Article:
As we review more documents from Fairfield Greenwich Group, we are developing a better understanding of how the firm explained Madoff’s returns to itself and its clients. We still have yet to see evidence that FGG knew Madoff was running a Ponzi scheme. The documents do suggest, however, that FGG:
- Closed its eyes, shoved its fingers in its ears, and hummed as Madoff made the firm $500 million of fees in the past five years (and more before that).
- Took all the credit for the trading strategy and based its fees on the premise that FGG, not Madoff, was the brains behind the operation. The firm almost always spoke as though it managed its primary Madoff fund, Fairfield Sentry, itself. If Madoff ever came up in FGG’s marketing materials, he was described as a “broker.”
- Knew that the key driver of the fund’s stated returns was NOT the “split-strike conversion strategy” but market timing. The firm never explained, however, how this superb market timing was supposedly executed.
As investigators dig through the FGG wreckage, therefore, one of the key questions will be how partners like Walter Noel, Jeff Tucker, and Andres Piedrahita explained Sentry’s astonishing market-timing ability to themselves and their clients.
If the best answer is “proprietary models,” FGG may well be found to have been negligent in its failure to conduct adequate due diligence. Consistent market timing is extraordinarily difficult, and Madoff’s claim that he could do it when others couldn’t should have set the same alarm-bells clanging at FGG as it did elsewhere.
We suspect that the more likely answer is “We thought he was front-running.” Lots of other folks on Wall Street thought Madoff was front-running, including some major Madoff investors, and, for most folks, this seemed to explain his preternatural timing ability. The trouble for FGG with this explanation is twofold: First, front-running is illegal. Second, the firm doesn’t mention front-running it its fund documents. If FGG did rationalize Madoff’s performance on the suspicion that he was front-running, the firm will likely be exposed to charges of fraud.
FGG itself is almost certainly toast regardless of what investigators find. The legal distinctions will come into play with respect to victims’ ability to go after the personal assets of Noel, Tucker, Piedrahita, et al.
Fairfield Sentry Semi-Annual Review
As you can see from this excerpt of a February 2008 semi-annual review of the Fairfield Sentry fund below (full document embedded beneath), FGG clearly acknowledges the importance of market timing to the fund’s success. It does not, however, offer any insight into how this timing is achieved.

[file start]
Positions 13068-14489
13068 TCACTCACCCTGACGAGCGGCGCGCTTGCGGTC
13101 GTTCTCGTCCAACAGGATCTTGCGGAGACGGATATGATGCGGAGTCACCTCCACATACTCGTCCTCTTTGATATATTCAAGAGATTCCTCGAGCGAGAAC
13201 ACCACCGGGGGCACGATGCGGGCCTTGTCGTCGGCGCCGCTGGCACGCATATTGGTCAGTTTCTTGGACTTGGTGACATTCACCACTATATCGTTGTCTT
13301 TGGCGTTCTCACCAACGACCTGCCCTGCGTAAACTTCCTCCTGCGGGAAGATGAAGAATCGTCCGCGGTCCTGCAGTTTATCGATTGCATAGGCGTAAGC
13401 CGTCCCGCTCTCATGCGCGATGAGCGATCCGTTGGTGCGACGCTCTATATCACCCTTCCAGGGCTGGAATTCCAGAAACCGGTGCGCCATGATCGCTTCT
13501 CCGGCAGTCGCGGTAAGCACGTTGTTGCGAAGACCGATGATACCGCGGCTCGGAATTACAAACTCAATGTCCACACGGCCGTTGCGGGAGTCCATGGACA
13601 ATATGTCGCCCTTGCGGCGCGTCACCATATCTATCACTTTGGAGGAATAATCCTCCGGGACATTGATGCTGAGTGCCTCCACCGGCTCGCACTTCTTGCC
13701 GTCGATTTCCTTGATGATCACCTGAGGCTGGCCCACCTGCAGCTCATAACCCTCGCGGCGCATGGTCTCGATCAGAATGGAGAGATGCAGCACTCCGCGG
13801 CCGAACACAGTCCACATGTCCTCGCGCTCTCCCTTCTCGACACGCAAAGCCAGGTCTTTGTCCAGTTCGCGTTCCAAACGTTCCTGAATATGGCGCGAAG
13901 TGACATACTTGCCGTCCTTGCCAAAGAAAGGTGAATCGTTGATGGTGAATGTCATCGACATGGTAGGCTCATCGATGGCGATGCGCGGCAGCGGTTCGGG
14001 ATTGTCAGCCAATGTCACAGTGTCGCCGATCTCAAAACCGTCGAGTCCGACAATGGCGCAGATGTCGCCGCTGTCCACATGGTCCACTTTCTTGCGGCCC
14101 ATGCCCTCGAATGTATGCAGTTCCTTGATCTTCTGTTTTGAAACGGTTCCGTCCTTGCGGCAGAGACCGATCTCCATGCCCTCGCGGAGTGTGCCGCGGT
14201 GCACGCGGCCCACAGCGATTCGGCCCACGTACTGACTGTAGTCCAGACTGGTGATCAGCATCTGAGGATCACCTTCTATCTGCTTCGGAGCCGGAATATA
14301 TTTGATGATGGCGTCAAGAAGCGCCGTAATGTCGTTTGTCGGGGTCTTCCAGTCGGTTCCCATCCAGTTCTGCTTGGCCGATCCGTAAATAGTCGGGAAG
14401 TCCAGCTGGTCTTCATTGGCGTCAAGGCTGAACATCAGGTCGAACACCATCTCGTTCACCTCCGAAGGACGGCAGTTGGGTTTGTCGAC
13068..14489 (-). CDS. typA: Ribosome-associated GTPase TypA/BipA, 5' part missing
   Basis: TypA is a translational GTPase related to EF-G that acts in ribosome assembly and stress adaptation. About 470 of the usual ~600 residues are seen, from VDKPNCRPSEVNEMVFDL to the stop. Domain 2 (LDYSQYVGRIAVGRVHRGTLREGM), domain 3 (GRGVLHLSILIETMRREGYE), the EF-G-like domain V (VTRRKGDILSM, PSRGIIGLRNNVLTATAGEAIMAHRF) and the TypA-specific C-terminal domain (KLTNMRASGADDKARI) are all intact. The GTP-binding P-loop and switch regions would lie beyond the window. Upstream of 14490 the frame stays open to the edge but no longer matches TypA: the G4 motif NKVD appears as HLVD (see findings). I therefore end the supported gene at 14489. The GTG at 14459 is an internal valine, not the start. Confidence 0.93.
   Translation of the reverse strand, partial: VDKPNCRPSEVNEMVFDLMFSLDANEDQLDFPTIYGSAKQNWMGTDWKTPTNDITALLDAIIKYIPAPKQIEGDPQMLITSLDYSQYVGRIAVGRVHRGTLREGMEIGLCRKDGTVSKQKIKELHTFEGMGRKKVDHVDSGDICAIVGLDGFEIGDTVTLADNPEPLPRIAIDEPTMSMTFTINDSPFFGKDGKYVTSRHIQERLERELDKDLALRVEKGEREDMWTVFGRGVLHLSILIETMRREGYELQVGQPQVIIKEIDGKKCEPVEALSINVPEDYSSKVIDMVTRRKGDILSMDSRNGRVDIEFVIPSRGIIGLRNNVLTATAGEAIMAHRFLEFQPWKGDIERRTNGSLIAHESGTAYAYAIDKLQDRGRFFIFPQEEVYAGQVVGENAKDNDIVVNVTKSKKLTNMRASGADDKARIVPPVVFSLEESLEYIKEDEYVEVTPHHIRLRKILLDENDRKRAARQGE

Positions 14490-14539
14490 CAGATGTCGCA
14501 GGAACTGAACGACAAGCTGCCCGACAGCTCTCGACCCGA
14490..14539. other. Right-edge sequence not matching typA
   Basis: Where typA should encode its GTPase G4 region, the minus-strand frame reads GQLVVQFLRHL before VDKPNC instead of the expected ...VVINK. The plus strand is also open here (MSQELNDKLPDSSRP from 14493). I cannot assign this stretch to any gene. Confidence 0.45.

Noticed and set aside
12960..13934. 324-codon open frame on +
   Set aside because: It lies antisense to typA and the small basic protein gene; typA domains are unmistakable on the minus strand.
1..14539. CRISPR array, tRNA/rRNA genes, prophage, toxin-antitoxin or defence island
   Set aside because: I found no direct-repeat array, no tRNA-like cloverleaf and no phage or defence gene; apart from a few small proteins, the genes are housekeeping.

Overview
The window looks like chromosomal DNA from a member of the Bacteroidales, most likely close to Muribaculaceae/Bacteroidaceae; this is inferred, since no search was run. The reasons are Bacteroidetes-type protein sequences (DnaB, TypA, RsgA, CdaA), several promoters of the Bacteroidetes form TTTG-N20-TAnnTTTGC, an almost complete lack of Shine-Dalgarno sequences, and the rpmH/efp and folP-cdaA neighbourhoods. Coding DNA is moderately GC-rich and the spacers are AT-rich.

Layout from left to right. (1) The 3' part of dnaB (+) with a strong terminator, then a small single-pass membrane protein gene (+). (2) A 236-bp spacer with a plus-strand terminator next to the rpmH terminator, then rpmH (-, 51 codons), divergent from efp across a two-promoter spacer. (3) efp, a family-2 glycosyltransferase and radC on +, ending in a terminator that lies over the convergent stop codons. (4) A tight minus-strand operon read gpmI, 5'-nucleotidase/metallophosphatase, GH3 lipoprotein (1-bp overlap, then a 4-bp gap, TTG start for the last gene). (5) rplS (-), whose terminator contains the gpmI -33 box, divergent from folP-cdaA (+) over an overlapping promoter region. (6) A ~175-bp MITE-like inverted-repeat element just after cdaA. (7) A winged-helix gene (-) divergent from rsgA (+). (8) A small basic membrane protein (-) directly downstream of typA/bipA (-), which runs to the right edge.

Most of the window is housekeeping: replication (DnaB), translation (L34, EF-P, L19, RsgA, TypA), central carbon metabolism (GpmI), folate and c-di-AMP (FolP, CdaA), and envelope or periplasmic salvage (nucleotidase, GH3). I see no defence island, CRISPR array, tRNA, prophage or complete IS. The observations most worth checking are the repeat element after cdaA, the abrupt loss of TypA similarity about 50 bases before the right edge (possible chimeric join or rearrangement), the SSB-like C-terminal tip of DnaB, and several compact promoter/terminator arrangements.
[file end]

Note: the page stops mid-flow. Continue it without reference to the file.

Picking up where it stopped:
To put this in the terms of another competitive endeavour: This is akin to a football coach explaining his team’s success by saying that the strategy is to run for short gains up the middle…and then casually mentioning that that half the time it just throws (and completes) 100-yard bombs.
The other obvious absurdity here is the idea that you would ever need to run a “split-strike strategy” if your timing was this good. The split-strike strategy limited gains in bull markets, so if you could always see these bull markets coming, why would you ever implement it? Why wouldn’t you just switch between an S&P 500 index fund and Treasuries? To again put this in football terms, why would a coach ever run for short gains up the middle when he knew that, at will, he could just complete 100-yard bombs?
As many of our investors know, Sentry applies a synthetic index replicator and options trading strategy known as the split strike conversion (“SSC”) and alternates between periods of time invested in this combined stock/options position and time invested in a cash stance consisting of short-dated U.S. Treasury Bills. As such, the Fund typically spends more than half of the trading days in each year exposed to movements in the S&P 100 Index, albeit on a hedged basis. For the rest of the year, the Fund assumes a “risk-free” Treasury position and earns short-term money market rates of return as it seeks to protect capital during unfavorable market conditions for the SSC.
The key to switching between these stances boils down to a question of timing – and timing, in its various forms, is the principal source of alpha in this strategy…
As one might expect, consistently delivering positive performance across different market environments requires some adaptation. Bull markets of the sort seen in the late 1990’s (and even as recently as 2006) are ripe with entry and exit opportunities conducive to bull-spread investing. Conversely, bear markets characterised by negative momentum, skittish investor behaviour, and poor liquidity pose additional timing and trading challenges. Over the 17 years it has been in existence, Sentry has recognised and adapted to a number of these regime shifts.
For example, in the momentum and liquidity rich equity markets of 2006, Sentry accurately identified four major trend reversals during the year and implemented the SSC strategy around these periods of positive market directionality. Each of these four implementations lasted more than two months (longer than its long-run average holding of about four weeks). In contrast, weaker equity markets in 2007, characterised by relatively fewer periods of sustained positive market directionality (especially during the latter half of the year), meant that trading had to be more nimble and the SSC had to be constructed around shorter-term perceived trading opportunities. In fact, of the seven implementation cycles in 2007, all but one lasted fewer than four weeks.
Oh, to be able to construct and explain trades with the benefit of hindsight.
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